More second-guessing of state’s I-90 Allston work

MassDOT board approves $86m repair contract for elevated section of Turnpike

A correction has been added to this story.

STATE TRANSPORTATION officials on Wednesday moved forward with a plan to spend nearly $86 million shoring up a crumbling elevated section of the Massachusetts Turnpike between Boston University and the Charles River before tearing it down and replacing it with a ground-level replacement.

Like previous elements of the massive I-90 Allston project, the shore-up, tear-down scheme is facing pushback, and Harvard University and transportation advocates are pushing alternative approaches that would do a lot less shoring up and more tearing down.

Highway Administrator Jonathan Gulliver tried to split the difference at a meeting of the Massachusetts Department of Transportation’s board. He urged the board members to approve a contract with J.F. White to shore up the crumbling elevated section of the Turnpike, often referred to as the viaduct, and assured them that he and his staff are reviewing the alternative approaches, which could lead to changes in that contract down the road.

It was a confusing turn of events that raises a lot of questions about which direction the state is heading in with a project designed to replace a crumbling section of the Turnpike, straighten the highway as it moves through Allston, and make way for a new MBTA station and Harvard’s development of a new neighborhood in the area. All of the infrastructure would be at ground level, which would knit together two parts of Boston that have been walled off from each other for decades by the elevated Turnpike.

Gulliver’s approach is focused on shoring up a section of the Turnpike that he suggested is becoming dangerous. His aides showed pictures of crumbling cement columns, rusting joints, and other wear and tear. The state has been spending $1 million a year  to keep the viaduct upright and safe, but Gulliver says the time for such short-term fixes is at an end. (CORRECTION: The original version of this story said the state was spending $1 million a month. It’s $1 million a year.)

The contract with J.F. White and associated spending would attempt to make the section of the Turnpike safe to carry traffic for at least another 15 years. The repair work would begin relatively soon and go on for 44 months, with most of the work taking place underneath the viaduct until April 1, 2024. He said the work on the highway itself would take place at off-peak times at night and on weekends.

The board of the Massachusetts Department of Transportation voted 7-1 to move ahead with Gulliver’s shore-up and tear-down approach, with Tim King the lone no vote.

King said he wanted to delay the vote to gather public input and hear more about the alternative approaches. “I just feel this can wait a month or two,” he said.

Gulliver cautioned against any delay. “We feel that it is in the best interest of the agency to move forward with this,” Gulliver said. “In some instances, it’s critical.”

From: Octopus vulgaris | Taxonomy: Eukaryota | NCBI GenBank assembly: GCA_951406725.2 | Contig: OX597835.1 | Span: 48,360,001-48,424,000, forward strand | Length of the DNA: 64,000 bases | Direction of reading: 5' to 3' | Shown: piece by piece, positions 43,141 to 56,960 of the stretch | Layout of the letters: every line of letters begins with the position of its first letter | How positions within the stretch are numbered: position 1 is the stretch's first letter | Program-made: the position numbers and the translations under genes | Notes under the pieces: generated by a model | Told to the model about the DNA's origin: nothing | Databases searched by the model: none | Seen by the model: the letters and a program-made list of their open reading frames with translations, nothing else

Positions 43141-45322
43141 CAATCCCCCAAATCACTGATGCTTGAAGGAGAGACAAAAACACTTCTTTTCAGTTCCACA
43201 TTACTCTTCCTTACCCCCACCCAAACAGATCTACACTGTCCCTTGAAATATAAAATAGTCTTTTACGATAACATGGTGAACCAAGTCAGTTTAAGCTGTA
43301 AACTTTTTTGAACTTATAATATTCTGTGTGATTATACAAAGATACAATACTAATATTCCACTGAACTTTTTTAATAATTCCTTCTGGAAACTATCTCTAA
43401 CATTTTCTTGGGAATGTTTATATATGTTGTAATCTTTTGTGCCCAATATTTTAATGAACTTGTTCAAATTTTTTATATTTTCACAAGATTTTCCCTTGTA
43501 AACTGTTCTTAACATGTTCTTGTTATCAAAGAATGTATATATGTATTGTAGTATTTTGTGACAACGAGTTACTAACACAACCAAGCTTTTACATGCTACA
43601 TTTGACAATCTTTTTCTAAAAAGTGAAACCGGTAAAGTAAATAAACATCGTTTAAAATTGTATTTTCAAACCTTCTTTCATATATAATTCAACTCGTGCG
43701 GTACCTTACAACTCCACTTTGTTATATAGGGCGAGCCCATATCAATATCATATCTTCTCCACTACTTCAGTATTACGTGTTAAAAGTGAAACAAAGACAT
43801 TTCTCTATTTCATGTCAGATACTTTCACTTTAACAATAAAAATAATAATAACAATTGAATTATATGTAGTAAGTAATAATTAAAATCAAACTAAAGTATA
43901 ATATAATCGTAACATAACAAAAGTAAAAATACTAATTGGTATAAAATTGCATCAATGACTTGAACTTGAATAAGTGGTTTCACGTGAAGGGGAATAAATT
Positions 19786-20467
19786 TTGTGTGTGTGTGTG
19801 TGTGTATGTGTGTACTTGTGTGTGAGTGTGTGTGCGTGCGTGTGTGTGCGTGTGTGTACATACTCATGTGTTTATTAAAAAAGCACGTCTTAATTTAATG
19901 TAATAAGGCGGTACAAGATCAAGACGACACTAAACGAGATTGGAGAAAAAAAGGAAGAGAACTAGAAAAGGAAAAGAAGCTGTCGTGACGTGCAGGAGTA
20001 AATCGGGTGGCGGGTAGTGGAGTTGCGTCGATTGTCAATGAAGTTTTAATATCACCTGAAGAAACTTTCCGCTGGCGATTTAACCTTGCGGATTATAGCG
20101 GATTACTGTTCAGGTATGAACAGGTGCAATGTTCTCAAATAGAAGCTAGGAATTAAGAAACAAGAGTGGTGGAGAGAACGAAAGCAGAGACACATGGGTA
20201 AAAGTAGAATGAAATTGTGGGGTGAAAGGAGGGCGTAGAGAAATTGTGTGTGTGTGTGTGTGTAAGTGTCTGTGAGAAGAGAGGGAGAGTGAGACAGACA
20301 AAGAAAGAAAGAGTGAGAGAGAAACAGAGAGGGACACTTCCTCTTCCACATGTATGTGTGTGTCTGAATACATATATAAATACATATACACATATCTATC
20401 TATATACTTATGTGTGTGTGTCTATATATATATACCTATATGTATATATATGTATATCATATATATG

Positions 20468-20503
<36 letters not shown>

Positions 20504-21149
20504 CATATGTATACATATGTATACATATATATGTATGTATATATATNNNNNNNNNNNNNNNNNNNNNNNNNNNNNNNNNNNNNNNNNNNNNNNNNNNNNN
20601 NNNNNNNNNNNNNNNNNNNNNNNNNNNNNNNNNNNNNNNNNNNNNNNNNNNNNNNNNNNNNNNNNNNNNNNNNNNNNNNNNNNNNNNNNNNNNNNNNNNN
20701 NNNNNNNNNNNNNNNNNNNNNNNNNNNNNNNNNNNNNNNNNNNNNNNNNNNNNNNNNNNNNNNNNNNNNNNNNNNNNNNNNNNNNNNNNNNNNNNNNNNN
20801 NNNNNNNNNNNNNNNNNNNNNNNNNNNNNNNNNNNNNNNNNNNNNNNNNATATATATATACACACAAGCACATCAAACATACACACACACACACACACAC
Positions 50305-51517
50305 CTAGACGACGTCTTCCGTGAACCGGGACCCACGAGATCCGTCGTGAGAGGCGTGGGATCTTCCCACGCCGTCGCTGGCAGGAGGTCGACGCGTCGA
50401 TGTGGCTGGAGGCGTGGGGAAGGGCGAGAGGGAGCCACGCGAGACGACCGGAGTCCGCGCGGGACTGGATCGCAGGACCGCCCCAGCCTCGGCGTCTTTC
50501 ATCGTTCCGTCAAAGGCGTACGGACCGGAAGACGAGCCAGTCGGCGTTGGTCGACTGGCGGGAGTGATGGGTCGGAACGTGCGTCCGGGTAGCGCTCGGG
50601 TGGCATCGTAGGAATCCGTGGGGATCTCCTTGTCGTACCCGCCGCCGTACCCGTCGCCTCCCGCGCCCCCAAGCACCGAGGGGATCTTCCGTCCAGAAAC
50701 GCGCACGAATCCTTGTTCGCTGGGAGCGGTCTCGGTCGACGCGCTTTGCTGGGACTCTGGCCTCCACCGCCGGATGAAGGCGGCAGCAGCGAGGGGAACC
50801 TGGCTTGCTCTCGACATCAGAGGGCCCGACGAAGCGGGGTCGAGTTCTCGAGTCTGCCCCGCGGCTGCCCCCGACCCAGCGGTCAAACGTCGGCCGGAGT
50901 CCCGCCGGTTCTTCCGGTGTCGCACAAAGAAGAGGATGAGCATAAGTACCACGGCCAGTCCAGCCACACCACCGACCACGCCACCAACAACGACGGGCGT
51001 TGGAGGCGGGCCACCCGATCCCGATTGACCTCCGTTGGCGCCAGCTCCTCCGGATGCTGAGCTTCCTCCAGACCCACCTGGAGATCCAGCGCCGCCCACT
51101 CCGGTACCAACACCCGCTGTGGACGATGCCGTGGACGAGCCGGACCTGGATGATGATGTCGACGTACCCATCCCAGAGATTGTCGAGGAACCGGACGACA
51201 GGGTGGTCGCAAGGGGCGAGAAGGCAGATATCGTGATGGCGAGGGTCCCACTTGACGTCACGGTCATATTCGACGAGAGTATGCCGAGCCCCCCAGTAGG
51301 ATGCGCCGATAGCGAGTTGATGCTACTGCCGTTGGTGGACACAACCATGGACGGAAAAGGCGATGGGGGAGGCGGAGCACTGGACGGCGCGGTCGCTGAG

Gulliver’s approach also buys time for the state. Funding for the project, which some estimates put at $2 billion, hasn’t been found yet. Gulliver said he is looking for money from the federal Bipartisan Infrastructure Law, but so far that hasn’t materialized.

Betsy Taylor, a veteran member of the MassDOT board, was not optimistic. “There is to date no funding for the full project,” she said.

The lack of funding is a signal to transportation advocates that the state shouldn’t spend $86 million fixing up a piece of infrastructure that is just going to be torn down. They worry that shoring up the viaduct will just give state officials the excuse they need to put the larger project off for 15 years or longer.

Gulliver didn’t go into detail about the alternative approaches presented to him recently, or who developed them. Sources said teams from Harvard and the business group A Better City independently developed the approaches, which came to remarkably similar conclusions.

Instead of spending $86 million shoring up a viaduct that will then be torn down, the two teams argued for building a new Turnpike in stages at ground level and then dismantling the crumbling sections of the viaduct as they are no longer needed.

Sources said the new approaches would reduce the amount of shoring up needed for the viaduct and get cars off the structure much sooner. The approaches, which would kickstart the overall project, would probably cost more but dispense with spending money on repairs that will be temporary.

Gulliver said the alternative approaches “have merit,” but he said the agency needs to review them closely.

He urged approval of the J. F. White repair contract, which he said could be modified, possibly significantly, depending on his agency’s review of the alternative approaches. “We think delaying [the repair work] would do more harm than good,” he said.

In the public comment period, Allston residents and transportation advocates urged the board to hold off in approving the shore-up and tear-down approach to the viaduct until it is presented formally to neighborhood and transportation stakeholders.

Fred Salvucci, the former transportation secretary, said many of the shore-up and tear-down elements of the repair work will negatively impact travelers and accomplish little. He outlined the basic principles of the alternative approaches, and said they make a lot more sense than spending $86 million over the next 3 ½ years on infrastructure that will only be torn down in six years.

Galen Mook, the executive director of MassBike, said he was worried the shore-up and tear-down approach would delay the overall project indefinitely.

“Please don’t decide to kick the can even further down the road,” he said.